But the Pandorans are not worshipping a mystical force: they’re worshipping a *real* force!

    That’s incidental. Applying a veneer of sciencey-whiencey stuff (“Ten to the fourth connections”? Should I be impressed?) to an obnoxiously blatant deus ex machina does not make Eywa any less of a supernatural entity.

    The Vatican wants us to be pro-environment but *only* within its very precise dictates.

    But, they’re allowed to do that, aren’t they? That’s like condemning Al Gore because he doesn’t think humans need to go back to living in caves and foraging for seeds in order to combat global warming. And the Vatican’s past hypocrisies do not taint every stance they take on everything.

  • MaryAnn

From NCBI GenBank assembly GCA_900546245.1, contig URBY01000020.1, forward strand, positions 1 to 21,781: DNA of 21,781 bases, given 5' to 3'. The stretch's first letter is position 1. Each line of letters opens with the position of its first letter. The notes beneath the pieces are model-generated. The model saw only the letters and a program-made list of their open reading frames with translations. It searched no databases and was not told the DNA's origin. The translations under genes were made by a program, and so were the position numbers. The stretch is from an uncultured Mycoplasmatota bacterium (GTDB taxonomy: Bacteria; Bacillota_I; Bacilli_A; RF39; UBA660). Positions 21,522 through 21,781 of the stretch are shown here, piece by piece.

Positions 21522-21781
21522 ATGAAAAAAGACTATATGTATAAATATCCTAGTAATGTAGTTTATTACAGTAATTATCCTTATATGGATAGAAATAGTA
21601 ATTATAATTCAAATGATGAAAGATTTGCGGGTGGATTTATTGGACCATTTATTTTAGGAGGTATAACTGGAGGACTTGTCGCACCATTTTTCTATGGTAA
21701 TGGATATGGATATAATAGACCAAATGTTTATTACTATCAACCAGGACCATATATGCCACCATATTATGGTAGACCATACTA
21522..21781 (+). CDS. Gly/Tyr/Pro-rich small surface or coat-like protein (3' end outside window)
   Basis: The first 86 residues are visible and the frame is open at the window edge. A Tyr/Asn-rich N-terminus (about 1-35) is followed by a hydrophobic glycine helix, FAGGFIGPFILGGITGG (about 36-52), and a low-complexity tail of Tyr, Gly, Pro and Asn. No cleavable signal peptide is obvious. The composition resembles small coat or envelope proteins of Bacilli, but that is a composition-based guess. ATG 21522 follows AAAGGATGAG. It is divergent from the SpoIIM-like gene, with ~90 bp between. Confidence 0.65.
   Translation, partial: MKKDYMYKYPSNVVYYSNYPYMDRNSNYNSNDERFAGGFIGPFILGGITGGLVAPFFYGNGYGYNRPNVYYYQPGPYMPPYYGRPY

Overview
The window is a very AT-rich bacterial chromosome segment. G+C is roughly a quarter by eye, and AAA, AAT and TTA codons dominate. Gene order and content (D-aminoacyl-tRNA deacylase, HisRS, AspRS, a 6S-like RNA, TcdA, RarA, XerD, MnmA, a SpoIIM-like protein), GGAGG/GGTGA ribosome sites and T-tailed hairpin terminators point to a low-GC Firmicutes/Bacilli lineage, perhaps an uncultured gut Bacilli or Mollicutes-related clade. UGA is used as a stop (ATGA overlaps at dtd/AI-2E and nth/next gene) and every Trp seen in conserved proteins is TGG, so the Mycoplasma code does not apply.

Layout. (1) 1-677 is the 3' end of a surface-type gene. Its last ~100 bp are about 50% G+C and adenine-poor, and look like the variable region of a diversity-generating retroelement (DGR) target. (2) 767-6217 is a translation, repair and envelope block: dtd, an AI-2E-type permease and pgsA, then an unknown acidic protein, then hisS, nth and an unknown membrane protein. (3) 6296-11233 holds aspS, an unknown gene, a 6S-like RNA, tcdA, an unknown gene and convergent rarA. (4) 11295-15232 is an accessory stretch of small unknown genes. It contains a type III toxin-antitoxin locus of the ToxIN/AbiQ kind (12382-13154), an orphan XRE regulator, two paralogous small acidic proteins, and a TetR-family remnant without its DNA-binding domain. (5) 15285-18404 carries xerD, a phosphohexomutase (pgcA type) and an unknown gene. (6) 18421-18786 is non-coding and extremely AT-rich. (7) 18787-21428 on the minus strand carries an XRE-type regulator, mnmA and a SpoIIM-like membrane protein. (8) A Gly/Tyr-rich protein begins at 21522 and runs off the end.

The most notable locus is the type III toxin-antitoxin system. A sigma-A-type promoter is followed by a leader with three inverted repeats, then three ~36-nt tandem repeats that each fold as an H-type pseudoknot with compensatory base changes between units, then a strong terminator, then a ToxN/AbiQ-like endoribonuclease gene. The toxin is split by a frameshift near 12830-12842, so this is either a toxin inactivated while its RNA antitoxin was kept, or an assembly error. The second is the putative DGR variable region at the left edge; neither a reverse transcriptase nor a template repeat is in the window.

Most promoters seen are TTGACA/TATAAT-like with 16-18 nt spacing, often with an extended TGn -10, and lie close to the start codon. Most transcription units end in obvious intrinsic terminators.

does not make Eywa any less of a supernatural entity.

    Eywa is clearly a *natural* aspect of Pandora — therefore, by definition, it cannot be supernatural.

    But, they’re allowed to do that, aren’t they?

    The Vatican can say whatever it wants. That doesn’t make it immune to criticism for saying it.

  • Dr Rocketscience

    Eywa is clearly a *natural* aspect of Pandora — therefore, by definition, it cannot be supernatural.

    Well, if we’re both going to be pendants about it, Eywa’s hivemind-like set of “connections” doesn’t conform to known rules of biology. Furthermore, it allows for the fantastic ability of Eywa and the Na’vi to control the non-sentient creatures of Pandora. To put it another way, saying that dragons have a gland in their throats that produces a flammable liquid secretion, and another on their chins that produces a small electric spark, does not make fire breathing dragons into “natural” creatures. :-)

    That doesn’t make it immune to criticism for saying it.